Economic Stimulus Package

Economic news

The Federal Government has compiled a $17.6 billion package of measures that aim to support businesses and the most vulnerable consumers in the wake of the COVID-19 coronavirus pandemic.

The details of the package are at:

The stimulus package will provide support for business and the overall economy.

The Big Picture

• The aim of the package is to “protect the economy by maintaining confidence, supporting investment and keeping people in jobs.”

• Overall the package won’t super-charge the economy. Neither does it guarantee that the economy won’t slip into recession. But it is a good first step. The measures are indeed targeted and temporary. As to whether the measures are proportionate remains to be seen – it is an evolving situation.

• The business measures require assets to be purchased for businesses to derive benefit. Whether businesses have got the income and confidence to spend remains to be seen.

• The one-off payments to pensioners and government benefit recipients should attract widespread community support and bi-partisan support in the Parliament. But there is no requirement for the $750 to be spent quickly or even at all, unlike a voucher or store value card with an expiry date. Still, food businesses, other retailers, utility companies and a range of other small businesses should derive benefit when the payments are spent.

• The stimulus package is on top of the health response to COVID-19 ($2.4bn) and assistance for bushfire region around $2 billion. So around 1 per cent of GDP potentially could flow through the economy over the June quarter.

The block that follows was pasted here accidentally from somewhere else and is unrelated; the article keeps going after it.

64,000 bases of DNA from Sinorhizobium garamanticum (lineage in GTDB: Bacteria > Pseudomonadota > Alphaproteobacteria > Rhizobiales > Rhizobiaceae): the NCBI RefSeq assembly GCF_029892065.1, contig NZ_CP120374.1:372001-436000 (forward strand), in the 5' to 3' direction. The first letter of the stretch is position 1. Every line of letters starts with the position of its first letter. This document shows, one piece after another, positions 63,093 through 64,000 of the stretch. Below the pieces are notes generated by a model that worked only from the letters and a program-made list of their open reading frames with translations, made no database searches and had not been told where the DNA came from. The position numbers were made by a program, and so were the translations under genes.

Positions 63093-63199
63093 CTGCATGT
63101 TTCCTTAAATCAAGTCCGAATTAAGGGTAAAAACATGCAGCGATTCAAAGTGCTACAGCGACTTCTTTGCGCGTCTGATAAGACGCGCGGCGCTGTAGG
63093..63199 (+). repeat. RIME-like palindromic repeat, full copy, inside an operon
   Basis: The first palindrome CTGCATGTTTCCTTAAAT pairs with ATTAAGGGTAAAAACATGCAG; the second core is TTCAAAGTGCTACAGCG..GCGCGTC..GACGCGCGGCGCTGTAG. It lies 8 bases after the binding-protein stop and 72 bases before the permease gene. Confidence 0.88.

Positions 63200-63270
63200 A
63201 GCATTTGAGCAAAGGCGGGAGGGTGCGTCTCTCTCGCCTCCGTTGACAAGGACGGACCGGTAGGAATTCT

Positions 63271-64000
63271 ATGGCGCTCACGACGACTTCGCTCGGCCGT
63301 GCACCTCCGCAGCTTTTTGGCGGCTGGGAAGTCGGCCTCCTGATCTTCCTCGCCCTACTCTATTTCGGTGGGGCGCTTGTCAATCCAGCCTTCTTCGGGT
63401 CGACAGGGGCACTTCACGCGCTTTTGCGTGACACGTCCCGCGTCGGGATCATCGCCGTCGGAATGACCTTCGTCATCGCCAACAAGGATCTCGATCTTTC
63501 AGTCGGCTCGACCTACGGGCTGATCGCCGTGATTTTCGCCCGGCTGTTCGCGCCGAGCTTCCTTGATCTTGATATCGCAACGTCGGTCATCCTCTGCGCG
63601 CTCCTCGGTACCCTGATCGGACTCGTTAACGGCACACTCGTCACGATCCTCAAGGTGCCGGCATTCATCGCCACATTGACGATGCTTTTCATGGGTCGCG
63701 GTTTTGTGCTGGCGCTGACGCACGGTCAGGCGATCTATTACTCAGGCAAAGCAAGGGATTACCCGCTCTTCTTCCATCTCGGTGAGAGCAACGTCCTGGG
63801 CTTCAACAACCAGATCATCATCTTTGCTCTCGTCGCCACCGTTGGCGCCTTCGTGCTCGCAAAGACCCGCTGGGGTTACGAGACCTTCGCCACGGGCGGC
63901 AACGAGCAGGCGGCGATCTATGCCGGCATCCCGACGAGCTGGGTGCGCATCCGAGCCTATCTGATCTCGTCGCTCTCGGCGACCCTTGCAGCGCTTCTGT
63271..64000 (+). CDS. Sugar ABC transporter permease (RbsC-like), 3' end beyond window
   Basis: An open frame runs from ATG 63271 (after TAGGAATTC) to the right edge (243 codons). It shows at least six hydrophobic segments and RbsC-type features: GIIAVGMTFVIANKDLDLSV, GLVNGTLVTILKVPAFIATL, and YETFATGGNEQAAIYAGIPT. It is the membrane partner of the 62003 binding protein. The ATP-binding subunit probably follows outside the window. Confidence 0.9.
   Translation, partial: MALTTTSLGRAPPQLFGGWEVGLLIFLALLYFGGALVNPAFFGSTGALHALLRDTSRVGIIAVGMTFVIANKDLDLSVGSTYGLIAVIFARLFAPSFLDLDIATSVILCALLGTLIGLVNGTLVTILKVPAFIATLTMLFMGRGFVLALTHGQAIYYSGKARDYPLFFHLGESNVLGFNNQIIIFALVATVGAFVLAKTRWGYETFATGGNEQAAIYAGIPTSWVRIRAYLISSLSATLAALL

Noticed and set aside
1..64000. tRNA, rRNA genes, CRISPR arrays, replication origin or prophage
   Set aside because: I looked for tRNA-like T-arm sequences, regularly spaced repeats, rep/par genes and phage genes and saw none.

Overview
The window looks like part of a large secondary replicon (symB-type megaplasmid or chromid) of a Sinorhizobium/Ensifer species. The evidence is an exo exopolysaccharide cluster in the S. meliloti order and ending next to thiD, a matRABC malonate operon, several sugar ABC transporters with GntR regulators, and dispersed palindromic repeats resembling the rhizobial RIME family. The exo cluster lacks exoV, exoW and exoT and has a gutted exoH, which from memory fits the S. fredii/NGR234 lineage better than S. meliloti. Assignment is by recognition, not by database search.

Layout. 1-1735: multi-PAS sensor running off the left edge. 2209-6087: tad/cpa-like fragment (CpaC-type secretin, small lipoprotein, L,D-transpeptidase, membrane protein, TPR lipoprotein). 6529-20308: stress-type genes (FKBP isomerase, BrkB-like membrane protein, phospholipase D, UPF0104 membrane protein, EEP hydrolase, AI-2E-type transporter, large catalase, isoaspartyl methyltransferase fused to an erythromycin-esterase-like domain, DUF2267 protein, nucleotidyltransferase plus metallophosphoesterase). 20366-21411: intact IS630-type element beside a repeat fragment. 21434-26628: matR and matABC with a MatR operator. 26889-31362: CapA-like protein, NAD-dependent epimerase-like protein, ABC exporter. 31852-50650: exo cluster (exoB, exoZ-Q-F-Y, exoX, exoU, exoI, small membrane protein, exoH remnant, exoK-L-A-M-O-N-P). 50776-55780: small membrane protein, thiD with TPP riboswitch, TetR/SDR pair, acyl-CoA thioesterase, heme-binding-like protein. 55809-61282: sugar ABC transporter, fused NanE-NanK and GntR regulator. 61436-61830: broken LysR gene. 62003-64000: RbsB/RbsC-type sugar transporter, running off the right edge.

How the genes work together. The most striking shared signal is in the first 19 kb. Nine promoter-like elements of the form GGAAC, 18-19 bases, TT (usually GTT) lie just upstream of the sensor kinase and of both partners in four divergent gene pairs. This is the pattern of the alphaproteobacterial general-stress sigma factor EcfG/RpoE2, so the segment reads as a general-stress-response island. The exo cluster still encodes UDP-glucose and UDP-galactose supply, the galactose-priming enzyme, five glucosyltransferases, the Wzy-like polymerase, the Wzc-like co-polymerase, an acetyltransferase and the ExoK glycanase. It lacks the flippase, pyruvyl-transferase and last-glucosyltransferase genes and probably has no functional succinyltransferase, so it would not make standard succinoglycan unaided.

• If businesses have been adversely affected by the impact caused by COVID-19 – and don’t benefit from today’s measures – they should be encouraged to advise their local member. That way, the government can keep the door open for other targeted assistance measures should they be necessary to support the economy.
The measures

• The fiscal stimulus is estimated at $17.629 billion, of which $10.95 billion will be spent by June 30, 2020. The impact of the total stimulus over the next two years (to 2021/22) is estimated at $22.93 billion or 1.2 per cent of GDP. The measures do not extend over the period after June 30, 2021.

There are four components of the package:

1. Delivering support for business investment

2. Cash flow assistance for businesses

3. Stimulus payments to households to support growth

4. Assistance for severely affected regions

Delivering support for business investment

• Increasing the instant asset write-off: From today, the Government is increasing the instant asset write-off threshold from $30,000 to $150,000 and expanding access to include businesses with aggregated annual turnover of less than $500 million (up from $50 million) until 30 June 2020. (Cost 2019/20: nil; total cost $700m)

• Backing business investment: The Government is introducing a time-limited 15 month investment incentive (through to 30 June 2021) to support business investment and economic growth over the short term, by accelerating depreciation deductions. Businesses with a turnover of less than $500 million will be able to deduct 50 per cent of the cost of an eligible asset on installation, with existing depreciation rules applying to the balance of the asset’s cost. (Cost 2019/20: nil; total cost $3.2bn)